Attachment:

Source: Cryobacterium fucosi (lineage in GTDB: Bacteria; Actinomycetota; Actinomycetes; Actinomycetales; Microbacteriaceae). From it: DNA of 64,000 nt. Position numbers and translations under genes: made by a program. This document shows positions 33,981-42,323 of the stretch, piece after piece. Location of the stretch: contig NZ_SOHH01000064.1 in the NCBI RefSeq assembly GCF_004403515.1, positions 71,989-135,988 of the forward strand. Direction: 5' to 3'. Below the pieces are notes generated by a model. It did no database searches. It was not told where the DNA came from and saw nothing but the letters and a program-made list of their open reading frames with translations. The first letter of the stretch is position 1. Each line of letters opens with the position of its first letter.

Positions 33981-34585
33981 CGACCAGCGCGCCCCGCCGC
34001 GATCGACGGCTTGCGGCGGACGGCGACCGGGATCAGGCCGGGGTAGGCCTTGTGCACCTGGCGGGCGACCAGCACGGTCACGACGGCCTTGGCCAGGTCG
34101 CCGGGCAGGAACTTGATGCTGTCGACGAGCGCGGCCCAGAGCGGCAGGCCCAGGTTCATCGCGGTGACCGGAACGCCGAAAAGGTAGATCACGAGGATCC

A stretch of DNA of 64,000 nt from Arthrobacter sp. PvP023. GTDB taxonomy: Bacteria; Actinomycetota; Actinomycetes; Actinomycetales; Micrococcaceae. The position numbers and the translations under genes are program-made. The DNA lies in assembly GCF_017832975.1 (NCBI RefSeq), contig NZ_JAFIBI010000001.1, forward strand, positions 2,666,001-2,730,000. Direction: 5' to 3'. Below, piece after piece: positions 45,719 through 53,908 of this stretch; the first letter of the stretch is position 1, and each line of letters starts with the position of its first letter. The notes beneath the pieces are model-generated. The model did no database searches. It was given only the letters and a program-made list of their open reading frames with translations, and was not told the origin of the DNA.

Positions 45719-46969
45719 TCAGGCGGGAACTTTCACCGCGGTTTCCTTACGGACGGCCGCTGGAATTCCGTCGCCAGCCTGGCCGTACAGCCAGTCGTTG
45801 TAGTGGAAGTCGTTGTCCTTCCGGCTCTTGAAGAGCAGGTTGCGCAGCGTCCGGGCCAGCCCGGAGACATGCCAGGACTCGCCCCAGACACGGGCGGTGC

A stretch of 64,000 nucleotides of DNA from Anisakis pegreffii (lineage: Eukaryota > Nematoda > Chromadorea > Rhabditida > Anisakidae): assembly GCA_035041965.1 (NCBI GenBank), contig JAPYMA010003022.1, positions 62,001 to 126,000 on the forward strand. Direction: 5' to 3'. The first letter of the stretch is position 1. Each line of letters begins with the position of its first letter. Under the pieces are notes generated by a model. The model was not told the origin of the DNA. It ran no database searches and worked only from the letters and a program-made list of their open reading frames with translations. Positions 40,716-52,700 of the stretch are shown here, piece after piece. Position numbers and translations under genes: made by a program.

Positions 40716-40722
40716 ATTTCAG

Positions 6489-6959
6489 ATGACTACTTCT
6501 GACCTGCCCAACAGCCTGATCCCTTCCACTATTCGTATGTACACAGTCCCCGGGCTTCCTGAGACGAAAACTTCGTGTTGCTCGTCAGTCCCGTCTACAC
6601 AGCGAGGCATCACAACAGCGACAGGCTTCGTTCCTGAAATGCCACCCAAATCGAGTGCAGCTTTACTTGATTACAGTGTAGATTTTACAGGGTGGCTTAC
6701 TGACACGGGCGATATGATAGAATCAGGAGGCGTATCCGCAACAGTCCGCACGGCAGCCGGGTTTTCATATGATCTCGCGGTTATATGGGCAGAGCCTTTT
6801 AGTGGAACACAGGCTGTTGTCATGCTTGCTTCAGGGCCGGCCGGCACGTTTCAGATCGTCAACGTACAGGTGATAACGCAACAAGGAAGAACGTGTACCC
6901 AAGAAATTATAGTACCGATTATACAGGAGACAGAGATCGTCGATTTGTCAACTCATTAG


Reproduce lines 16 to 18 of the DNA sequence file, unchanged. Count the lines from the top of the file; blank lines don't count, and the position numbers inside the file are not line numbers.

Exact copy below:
6601 AGCGAGGCATCACAACAGCGACAGGCTTCGTTCCTGAAATGCCACCCAAATCGAGTGCAGCTTTACTTGATTACAGTGTAGATTTTACAGGGTGGCTTAC
6701 TGACACGGGCGATATGATAGAATCAGGAGGCGTATCCGCAACAGTCCGCACGGCAGCCGGGTTTTCATATGATCTCGCGGTTATATGGGCAGAGCCTTTT
6801 AGTGGAACACAGGCTGTTGTCATGCTTGCTTCAGGGCCGGCCGGCACGTTTCAGATCGTCAACGTACAGGTGATAACGCAACAAGGAAGAACGTGTACCC